Calls for KIUC Cost Cutting

SUBHEAD: Continued calls for KIUC cost cutting instead of a rate hike approval. by Brad Parsons on 5 September 2009 in Aloha Analytics - image above: proposed new logo for KIUC proposed by Juan Wilson.
There has been a steady stream of good letters to the editor of The Garden Island news about KIUC since the Aug. 25th Rate Hike PUC Hearing. I'll point out "KIUC’s unnecessary expenses" by Francine Grace from Sept. 4th, "Time for a plan" by Monroe Richman from Sept. 2nd, and "Power from the sun" by Kawika Moke from Aug. 28th. Each one of them makes great points and together are right on it. In the case of "Power from the sun" by Kawika Moke here is an article about how to actualize the idea that Mr. Moke envisions. From the article:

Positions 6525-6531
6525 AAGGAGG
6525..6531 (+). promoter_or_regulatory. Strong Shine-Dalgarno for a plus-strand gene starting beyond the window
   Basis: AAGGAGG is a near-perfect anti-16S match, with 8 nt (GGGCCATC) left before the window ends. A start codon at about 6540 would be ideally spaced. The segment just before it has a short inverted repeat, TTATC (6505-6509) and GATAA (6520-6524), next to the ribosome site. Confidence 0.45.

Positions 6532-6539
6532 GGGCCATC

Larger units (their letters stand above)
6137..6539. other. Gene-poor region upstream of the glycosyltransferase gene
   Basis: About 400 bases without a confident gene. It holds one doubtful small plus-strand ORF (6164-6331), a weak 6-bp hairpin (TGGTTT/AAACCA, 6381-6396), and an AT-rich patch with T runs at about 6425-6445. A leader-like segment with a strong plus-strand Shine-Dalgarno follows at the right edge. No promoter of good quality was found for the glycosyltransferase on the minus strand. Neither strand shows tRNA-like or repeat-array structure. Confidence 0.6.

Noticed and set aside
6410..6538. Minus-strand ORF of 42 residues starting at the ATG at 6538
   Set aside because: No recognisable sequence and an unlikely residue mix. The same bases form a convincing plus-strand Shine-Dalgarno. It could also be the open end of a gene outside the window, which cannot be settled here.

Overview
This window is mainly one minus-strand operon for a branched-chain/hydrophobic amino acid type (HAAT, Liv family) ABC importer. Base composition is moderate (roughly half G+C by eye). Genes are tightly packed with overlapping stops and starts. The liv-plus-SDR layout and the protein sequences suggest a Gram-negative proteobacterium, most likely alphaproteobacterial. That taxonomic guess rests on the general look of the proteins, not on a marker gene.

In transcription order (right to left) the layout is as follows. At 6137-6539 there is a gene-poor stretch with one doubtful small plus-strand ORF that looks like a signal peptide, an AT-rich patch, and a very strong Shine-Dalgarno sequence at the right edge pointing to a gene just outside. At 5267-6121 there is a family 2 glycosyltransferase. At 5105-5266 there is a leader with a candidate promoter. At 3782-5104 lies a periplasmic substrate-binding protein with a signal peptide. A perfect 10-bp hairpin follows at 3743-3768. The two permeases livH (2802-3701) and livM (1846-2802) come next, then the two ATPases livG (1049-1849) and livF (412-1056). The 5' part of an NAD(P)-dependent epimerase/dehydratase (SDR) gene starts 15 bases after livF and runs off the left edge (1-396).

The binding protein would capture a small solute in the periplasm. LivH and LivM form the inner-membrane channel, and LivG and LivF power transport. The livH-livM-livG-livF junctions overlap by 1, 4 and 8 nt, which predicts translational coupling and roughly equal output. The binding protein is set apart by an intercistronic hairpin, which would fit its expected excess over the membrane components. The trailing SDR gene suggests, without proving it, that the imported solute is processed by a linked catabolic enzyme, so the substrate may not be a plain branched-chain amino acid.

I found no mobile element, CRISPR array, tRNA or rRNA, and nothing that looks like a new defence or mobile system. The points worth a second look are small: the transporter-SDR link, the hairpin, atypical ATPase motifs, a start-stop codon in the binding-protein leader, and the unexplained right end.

"Two years ago the city of Berkeley figured out an easy financing trick to get around this problem — the city itself just issues a bond to pay for the upfront costs of installing the solar panels, and the homeowner then repays the government over the course of 20 years via a small line item on the property-tax bill. (This way, if the home is sold, the costs of the panels get passed on to the new owner getting the benefits.)